Sunday, September 12, 2010

La Sirena

John William Waterhouse - A Mermaid (1901)

La sirena (‘The Siren") is story by Giuseppe Tomasi di Lampedusa (1896 – 1957) written in the late 1950s and first published in the early 1960s. Lampedusa is famous for Il gattopardo (‘The Leopard’) in which Burt Lancaster played the leading role in the movie adaptation. (I always thought he learned Italian for the role, but learned recently it was all voice over, doppiaggio as they say.) We are reading La sirena – in Italian, slowly over several weeks - as part of a conversation course at the Seattle Language Academy (SLA).

In the story, we meet a young Sicilian journalist, Paolo Corbèra, living in Turin just before the Second World War. At the beginning of the story Corbèra has a bit of woman trouble, loses two girlfriends in the same day, and exiles himself to a café that is like a purgatory for him. There he meets the eminent classical Greek scholar, Professor Rosario La Ciura. As their friendship develops we learn more about La Ciura and how the titular sirena figures into the story. Along the way, Corbèra takes a lot of good-natured abuse from the professor, but, nonetheless develops a deep affection and reverence for him.

While the sirena of the story translates better to what we call a mermaid (water-based) rather than siren (land-based), the terms have been confused in some European folklore over time and sirena in this case means a siren of Greek mythology that is a mermaid. In the story we learn that sirens have been seriously misunderstood and they don’t really lure sailors to their deaths.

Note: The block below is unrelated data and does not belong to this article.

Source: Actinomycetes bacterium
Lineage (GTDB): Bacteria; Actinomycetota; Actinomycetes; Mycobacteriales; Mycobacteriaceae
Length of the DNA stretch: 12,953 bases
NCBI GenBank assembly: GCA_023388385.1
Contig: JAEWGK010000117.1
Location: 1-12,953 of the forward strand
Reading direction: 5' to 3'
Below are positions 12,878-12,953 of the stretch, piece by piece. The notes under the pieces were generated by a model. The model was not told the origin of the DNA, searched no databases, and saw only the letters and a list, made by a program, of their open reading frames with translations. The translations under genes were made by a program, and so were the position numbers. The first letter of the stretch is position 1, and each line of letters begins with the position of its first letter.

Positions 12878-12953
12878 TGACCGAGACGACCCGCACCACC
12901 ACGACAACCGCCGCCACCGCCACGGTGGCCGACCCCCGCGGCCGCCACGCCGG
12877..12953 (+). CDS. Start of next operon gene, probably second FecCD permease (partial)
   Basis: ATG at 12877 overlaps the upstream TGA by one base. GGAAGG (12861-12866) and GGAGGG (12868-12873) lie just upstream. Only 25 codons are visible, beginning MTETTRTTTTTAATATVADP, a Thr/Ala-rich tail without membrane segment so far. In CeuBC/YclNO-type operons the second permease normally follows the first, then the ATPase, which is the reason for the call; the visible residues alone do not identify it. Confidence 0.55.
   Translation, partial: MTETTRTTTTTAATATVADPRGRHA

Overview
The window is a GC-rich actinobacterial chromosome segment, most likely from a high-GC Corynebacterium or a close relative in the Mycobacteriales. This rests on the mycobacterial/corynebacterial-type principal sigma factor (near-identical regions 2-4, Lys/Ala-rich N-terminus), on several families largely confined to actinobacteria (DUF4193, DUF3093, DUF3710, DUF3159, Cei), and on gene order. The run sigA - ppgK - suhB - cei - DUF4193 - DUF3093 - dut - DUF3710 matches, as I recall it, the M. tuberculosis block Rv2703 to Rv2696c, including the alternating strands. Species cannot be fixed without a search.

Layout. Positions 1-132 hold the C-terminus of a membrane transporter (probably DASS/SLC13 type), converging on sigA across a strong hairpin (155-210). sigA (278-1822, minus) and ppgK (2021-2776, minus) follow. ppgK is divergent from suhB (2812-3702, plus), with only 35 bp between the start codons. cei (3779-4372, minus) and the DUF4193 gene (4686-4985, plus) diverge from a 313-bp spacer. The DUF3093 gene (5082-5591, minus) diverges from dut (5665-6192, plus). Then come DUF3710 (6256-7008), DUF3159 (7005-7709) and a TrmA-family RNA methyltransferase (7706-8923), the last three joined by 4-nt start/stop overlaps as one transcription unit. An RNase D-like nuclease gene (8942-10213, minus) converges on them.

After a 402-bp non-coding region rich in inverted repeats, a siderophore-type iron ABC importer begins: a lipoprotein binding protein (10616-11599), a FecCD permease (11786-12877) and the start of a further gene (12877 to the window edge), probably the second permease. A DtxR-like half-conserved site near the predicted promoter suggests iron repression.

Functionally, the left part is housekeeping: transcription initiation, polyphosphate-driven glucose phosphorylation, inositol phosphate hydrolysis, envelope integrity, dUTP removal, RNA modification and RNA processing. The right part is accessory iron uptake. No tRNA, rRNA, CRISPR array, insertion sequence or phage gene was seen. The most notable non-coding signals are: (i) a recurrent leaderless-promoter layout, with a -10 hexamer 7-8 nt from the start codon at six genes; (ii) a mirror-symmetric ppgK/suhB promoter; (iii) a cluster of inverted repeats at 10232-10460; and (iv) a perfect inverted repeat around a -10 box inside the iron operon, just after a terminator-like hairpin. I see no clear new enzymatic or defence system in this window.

Here’s a favorite part from the beginning of the story where Corbèra first notices La Ciura in the café and describes him:

Aveva bruttissime mani, nocchierute, rossastre con le unghie tagliate dritte e non sempre pulite, ma una volta che in una delle sue riviste s’imbatté nella fotografia d’una statua greca arcaica, di quelle con gli occhi lontani dal naso e col sorriso ambiguo, mi sorpresi vedendo che i suoi deformi polpastrelli accarezzavano l’immagine con una delicatezza addrittura regale.

Our approximate translation: He had ugly, knotty, reddish hands with fingernails cut straight and not always clean, but once, in one of his magazine he came upon a photo of an ancient greek statue, one of those with the eyes set far apart and with an ambiguous smile, and I was surprised to see his deformed fingertips carress the image in a manner that was quite delicate.

Bing translation (for comparison): “Had bruttissime hands, nocchierute, reddish with fingernails cut straight and not always clean, but once in one of his journals s ' came in the photograph of a statue Greek archaic, those with eyes away from nose and col ambiguous, I surprised smile seeing that his deformed pads they embraced the image with a delicate Regal addrittura”

Google translation (for comparison): “He had very bad hands, helmsman, with reddish nails cut straight and not always clean, but once he came in one of his magazines in the photograph of a statue of ancient Greek, those eyes away from his nose and his ambiguous smile I surprised seeing his deformed fingers caressed the image with a royal delicacy addrittura.”

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